The truth is that ROI models are descriptive, not prescriptive. We can analyze activity only after the fact and we’ve developed some very powerful tools, such as econometric modeling, that do that extremely well. However, outcomes will always be uncertain, no matter how many algorithms we design and how much data we process.
Nevertheless, the ROI game continues to be played and played poorly.
Science and Pseudoscience
As this article in the Guardian explains, science isn’t about certitude, but skepticism. We can gather data and make some educated guesses, but we’re going to be wrong much, if not most of the time. Failure to reconcile that simple truth is what leads to the hubris of false certainty.
Moreover, an excessively quantitative approach often blinds us to factors that we can’t measure in favor of factors that we can. There is always danger and opportunity lurking in dark places and, by looking only at numbers that fit in Excel sheets, we often blind ourselves to what’s really important.
Operating With (and within) Competence
Just to be clear, I’m not arguing that we abandon numbers in marketing (I’m a bit of a data freak myself). However, we do need to change how we use them. It wasn’t the Brownian models in finance themselves that caused market crashes, but reliance on them so excessive as to preclude judgment.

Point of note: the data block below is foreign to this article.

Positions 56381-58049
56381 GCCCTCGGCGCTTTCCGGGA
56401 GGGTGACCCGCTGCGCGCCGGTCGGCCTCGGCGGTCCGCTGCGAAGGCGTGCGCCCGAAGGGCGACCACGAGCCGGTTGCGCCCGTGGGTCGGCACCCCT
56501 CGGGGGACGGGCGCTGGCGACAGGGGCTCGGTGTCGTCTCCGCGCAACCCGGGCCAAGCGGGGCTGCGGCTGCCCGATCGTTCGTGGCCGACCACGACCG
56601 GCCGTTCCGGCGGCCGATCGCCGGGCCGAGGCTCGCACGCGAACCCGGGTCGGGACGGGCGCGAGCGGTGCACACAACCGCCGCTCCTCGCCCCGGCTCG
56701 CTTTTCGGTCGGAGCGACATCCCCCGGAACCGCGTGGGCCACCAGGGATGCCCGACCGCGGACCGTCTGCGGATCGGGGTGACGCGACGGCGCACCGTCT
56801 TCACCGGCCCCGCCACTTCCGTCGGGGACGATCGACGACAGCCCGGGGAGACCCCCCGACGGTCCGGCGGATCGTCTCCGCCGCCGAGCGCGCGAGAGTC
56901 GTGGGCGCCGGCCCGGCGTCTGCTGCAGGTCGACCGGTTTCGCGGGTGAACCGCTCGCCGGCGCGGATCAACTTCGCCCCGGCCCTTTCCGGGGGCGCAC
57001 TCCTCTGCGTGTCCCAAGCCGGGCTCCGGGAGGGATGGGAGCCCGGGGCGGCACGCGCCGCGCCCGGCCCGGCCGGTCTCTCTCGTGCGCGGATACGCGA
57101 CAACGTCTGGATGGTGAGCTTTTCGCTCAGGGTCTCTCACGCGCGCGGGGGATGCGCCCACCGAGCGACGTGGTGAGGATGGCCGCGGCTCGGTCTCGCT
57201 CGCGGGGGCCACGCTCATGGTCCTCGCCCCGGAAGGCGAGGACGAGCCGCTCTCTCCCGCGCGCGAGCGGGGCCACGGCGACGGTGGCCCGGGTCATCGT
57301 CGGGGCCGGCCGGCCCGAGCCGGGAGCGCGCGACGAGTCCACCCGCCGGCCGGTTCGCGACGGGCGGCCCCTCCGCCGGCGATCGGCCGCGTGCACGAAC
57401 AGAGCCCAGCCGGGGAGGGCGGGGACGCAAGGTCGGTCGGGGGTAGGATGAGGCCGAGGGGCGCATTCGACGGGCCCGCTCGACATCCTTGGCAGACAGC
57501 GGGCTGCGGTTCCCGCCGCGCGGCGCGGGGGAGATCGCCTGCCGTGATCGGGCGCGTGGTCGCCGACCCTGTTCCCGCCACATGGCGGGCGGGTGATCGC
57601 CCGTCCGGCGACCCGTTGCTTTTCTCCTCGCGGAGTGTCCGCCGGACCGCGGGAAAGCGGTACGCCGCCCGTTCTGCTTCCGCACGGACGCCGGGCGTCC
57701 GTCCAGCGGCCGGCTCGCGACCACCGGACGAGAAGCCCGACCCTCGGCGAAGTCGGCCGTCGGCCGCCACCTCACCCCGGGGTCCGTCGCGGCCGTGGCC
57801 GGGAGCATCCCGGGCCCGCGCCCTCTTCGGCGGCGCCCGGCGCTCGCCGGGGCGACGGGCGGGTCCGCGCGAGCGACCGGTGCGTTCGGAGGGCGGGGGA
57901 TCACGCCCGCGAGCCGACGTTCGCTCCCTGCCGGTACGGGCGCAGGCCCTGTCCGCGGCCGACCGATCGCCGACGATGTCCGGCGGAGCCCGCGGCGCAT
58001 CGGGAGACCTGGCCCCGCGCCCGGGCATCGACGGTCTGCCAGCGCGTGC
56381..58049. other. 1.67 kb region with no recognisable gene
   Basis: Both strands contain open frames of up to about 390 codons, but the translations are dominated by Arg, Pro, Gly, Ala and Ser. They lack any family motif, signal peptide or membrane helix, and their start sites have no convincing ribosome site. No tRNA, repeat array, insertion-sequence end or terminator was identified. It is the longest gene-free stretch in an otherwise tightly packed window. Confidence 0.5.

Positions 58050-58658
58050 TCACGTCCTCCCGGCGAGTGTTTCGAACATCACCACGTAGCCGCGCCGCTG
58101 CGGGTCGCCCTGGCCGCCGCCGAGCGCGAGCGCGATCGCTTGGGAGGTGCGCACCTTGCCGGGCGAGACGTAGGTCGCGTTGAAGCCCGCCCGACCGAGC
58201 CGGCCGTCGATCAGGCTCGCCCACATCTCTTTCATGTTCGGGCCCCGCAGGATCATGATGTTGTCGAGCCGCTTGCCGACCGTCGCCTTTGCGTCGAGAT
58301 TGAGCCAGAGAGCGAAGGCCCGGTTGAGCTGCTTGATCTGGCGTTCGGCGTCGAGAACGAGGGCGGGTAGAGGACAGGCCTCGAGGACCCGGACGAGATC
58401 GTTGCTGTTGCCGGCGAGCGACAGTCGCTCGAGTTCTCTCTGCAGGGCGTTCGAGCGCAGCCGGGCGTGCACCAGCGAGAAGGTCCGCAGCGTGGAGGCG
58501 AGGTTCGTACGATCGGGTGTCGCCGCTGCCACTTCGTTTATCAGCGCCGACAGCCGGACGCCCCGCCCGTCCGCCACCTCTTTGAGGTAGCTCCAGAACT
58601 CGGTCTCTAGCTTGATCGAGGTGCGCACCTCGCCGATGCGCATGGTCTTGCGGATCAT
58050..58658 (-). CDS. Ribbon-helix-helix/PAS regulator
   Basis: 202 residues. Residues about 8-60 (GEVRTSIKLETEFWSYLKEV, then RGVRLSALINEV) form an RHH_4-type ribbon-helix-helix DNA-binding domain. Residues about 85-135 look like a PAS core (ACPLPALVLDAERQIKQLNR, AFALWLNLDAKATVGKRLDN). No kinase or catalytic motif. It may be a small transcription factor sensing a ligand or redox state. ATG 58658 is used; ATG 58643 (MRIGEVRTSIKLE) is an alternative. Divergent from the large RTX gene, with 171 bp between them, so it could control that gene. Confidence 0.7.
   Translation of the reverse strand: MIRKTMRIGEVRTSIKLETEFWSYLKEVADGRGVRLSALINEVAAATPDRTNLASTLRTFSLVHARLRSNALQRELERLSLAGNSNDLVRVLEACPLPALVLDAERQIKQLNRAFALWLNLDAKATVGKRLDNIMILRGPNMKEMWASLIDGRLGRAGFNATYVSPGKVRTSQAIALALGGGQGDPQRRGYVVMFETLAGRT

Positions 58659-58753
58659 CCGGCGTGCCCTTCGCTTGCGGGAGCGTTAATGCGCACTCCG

Here are five things that will help:
Training: Despite the “show me the numbers” attitude that prevails, math skills in the industry remain atrocious. I know of no marketing organization that offers training in entry level statistics. How can we continue to rely on models that so few understand?
If people knew more about the limitations of the models that they use, they could apply them more intelligently.
Rigor: Much of the confusion in the marketplace happens because people simply don’t check their facts. A Google search every now and then would alleviate many of the problems that we face.
Use the Simplest Model: Mathematicians have a rule that you should use the simplest model that explains the data. All too often in marketing, we employ the most complicated techniques in a never-ending quest to confuse each other.
Speak in Plain Language: Often marketers try to mask their bewilderment behind a wall of incomprehensible jargon. That’s a mistake. If you truly understand something, you should be able to speak about in plain language. As I wrote before, good communication starts and ends with the desire to be understood rather than to impress.
Believe in Magic: When we were young, we believed in magic. It is only when we grow up that we learn to despise all that we don’t understand. That’s a shame, because the industry was built on a healthy sense of wonder and possibility. You can follow your dreams and still check your facts.
So we should stop mistaking quantification for rigor, complexity for intelligence and sesquipedalianism for sophistication. Most of all we should have some fun. Without that, we might as well be working in a bank.